By Majd Othman
KUWAIT: “I was sexually harassed when I was 14 years old by a random guy in the street. I was very scared to tell my parents, as I was afraid to be shamed or blamed due to my impulsive attitude. Twenty years later, I survived a rape attempt by a random worker, who stalked me to my home and attacked me. Again, I couldn’t submit a formal complaint because there was no proof of what happened to me. But after that, my life has changed forever,” a 34-year-old female survivor told Kuwait Times.
“I became more sensitive to girls who are harassed, and know that no one can understand the feeling of a girl or woman violated by a psychotic who let his instincts control him and attacks women on the street or workplace or follows them home,” she said. “Most harassers know that women are scared their communities will blame them for their behavior, clothes or other reasons, and that’s what encourages harassers to continue their acts and become more dangerous,” she added.
“But some parents support their daughters, encouraging them to not be embarrassed, be brave and face their attackers. But the increasing brutality of harassers has made women and girls scared to take any action to defend themselves from a crazy psycho,” she pointed out. This woman is one among many girls who couldn’t speak about their suffering and kept what happened within themselves due to many reasons. Lawyer and women’s rights activist Niveen Maraafi explained from a legal point of view why many girls don’t take the initiative to report a harasser.
Evidence hard to establish
“Sexual harassment cases or any type of harassment in the Kuwaiti law should be linked to another felony such as threatening or blackmailing, otherwise it will be a crime of incitement to immorality. The problem of this kind of crime is that it cannot be proven, so it is hard for many women to prove the incident,” she said. “For example, if a girl is harassed in the street but has no proof of the attack, she cannot file a complaint despite it being a crime. The law depends on evidence, and without it, any case cannot be confirmed. This is why many girls do not file a case against their harassers,” Maraafi added.
“We have called on the government several times to install cameras all over the country that record voice and video, which can safeguard everyone’s rights. If women are exposed to any kind of harassment, they can prove what happened. This will also help reduce crimes that are increasing dramatically in the country, not to mention crimes and violence against women,” she pointed out.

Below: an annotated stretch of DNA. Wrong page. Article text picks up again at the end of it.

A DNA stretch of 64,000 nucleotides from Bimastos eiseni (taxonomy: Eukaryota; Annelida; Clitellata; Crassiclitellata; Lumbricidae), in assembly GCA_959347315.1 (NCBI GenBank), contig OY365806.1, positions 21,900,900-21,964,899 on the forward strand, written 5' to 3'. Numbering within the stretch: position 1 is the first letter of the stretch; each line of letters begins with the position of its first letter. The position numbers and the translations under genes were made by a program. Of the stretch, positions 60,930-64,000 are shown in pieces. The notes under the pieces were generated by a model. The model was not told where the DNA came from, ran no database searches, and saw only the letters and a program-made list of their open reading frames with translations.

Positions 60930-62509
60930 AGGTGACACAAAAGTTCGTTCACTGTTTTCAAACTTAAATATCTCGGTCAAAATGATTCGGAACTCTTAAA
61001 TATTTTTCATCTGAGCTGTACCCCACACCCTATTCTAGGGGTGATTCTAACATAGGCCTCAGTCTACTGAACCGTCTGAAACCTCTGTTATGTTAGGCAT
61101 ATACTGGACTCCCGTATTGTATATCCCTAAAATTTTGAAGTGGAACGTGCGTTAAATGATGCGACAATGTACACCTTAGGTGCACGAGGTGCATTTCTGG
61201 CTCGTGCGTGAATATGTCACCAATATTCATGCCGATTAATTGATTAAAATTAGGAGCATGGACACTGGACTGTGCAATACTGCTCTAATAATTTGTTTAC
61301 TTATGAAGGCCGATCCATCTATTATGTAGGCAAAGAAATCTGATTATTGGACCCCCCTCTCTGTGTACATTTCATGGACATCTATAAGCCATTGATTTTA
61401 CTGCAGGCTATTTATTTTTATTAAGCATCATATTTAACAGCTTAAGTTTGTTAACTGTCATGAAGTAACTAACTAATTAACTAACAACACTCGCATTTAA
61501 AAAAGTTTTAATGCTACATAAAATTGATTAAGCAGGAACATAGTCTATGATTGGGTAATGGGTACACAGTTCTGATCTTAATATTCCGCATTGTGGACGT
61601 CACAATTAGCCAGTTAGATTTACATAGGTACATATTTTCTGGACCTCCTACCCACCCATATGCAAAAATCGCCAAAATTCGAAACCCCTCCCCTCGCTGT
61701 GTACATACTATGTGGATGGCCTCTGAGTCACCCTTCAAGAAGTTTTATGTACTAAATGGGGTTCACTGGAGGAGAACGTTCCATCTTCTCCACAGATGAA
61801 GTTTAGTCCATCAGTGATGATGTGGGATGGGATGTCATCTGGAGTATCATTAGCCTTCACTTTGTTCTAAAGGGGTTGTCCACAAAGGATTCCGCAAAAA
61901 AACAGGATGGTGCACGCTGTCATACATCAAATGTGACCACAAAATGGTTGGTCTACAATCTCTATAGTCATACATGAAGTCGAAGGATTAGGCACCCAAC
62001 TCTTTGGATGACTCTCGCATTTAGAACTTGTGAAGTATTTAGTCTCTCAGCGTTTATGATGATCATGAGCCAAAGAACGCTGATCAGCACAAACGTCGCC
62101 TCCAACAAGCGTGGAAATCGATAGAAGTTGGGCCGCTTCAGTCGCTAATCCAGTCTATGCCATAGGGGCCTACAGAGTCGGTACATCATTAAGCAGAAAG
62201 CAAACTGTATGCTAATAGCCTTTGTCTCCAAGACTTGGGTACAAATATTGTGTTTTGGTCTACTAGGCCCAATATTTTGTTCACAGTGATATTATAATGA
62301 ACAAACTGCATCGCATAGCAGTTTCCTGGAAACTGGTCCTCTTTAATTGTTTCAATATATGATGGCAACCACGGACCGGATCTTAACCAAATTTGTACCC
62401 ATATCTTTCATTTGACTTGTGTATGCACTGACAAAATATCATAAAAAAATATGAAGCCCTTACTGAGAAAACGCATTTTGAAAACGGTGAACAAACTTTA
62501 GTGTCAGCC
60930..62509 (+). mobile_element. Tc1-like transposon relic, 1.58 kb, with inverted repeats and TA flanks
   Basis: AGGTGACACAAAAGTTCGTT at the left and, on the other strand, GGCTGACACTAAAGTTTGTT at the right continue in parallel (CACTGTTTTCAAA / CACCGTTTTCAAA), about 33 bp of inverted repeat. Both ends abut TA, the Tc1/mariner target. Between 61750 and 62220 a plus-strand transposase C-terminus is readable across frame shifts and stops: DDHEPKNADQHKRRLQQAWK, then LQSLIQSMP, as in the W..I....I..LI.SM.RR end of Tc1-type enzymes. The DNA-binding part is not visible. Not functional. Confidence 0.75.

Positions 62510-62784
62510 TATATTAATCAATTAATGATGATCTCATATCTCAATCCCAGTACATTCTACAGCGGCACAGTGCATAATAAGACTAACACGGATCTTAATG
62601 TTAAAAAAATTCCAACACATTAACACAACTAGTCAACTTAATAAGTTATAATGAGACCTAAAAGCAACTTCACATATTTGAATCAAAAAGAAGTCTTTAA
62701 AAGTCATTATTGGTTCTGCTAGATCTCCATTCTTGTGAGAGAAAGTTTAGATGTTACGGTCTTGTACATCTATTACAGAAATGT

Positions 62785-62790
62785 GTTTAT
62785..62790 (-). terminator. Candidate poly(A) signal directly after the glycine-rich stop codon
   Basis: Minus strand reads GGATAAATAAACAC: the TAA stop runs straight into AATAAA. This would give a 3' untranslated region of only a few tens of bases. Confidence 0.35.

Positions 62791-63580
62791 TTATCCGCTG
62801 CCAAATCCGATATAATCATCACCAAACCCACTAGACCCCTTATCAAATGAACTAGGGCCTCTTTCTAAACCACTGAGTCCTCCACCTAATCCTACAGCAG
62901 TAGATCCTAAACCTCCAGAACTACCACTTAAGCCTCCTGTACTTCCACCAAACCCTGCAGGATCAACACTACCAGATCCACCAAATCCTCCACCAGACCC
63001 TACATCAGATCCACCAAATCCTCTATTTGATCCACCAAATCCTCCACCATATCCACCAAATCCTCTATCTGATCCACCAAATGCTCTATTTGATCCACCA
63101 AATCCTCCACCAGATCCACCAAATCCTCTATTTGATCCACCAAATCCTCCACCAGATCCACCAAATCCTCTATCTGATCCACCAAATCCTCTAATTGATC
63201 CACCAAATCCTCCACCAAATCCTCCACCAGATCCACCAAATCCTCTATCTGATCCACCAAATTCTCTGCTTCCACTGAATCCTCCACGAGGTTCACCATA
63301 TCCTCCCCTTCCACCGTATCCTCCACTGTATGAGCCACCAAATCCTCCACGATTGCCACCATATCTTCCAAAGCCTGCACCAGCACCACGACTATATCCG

Maraafi called for toughening punishment towards harassers by the government to ensure women’s safety. “It is not reasonable that women are regularly exposed to car accidents due to stalkers who follow them on the streets and cause them great mental and physical harm just to talk to them. Cameras should be widespread in streets, walkways and all other places,” she said.
“Toughening punishment also requires setting a law in light of social violence that protects all those affected, whether men or women. Since women are more exposed to harassment, this law should protect them. We are in the need of a legislation that criminalizes harassment, in addition to toughing punishments,” Maraafi said, adding that due to the inability to prove harassment, abused girls, women and children are badly affected.
Harassment cases on the rise
“Unfortunately, sexual harassment and cases filed against harassers are increasing. The situation needs quick action to rescue other women from these monsters, but a lack of laws does not stand for women,” she said. Maraafi explained many female victims prefer silence to filing a complaint because trial sessions are not confidential, fearing a scandal in their communities, who do not often believe them, especially single women.